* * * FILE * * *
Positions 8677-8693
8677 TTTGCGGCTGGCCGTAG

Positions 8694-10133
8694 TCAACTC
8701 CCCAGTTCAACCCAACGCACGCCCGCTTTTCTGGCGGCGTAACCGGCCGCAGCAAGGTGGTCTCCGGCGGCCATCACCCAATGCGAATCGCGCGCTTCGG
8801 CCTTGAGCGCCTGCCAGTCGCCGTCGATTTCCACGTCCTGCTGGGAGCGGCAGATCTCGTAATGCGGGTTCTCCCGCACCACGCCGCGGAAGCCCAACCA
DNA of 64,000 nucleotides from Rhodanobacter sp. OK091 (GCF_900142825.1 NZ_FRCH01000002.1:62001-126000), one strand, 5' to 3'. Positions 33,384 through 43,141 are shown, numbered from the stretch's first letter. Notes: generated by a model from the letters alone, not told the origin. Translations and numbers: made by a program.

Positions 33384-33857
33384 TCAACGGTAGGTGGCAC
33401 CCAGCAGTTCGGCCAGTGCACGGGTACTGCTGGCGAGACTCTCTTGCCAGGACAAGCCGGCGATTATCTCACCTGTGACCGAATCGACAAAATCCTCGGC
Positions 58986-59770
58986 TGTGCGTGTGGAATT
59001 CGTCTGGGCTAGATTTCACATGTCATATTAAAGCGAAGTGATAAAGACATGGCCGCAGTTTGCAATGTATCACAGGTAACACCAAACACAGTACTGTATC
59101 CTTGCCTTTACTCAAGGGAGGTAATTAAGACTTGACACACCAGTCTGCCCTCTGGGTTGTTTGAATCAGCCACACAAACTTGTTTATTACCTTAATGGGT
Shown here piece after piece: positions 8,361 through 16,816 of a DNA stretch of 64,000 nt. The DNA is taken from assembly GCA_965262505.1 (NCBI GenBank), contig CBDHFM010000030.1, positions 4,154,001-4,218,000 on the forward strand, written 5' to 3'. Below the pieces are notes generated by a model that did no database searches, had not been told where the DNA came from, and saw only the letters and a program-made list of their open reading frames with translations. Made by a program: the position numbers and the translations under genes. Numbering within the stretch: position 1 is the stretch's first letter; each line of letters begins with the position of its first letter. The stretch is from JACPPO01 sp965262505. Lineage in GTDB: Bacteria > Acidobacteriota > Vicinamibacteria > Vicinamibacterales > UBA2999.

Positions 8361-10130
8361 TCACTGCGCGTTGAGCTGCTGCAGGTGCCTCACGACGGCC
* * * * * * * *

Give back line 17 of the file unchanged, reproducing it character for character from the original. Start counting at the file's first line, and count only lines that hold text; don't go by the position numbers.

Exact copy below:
8361 TCACTGCGCGTTGAGCTGCTGCAGGTGCCTCACGACGGCC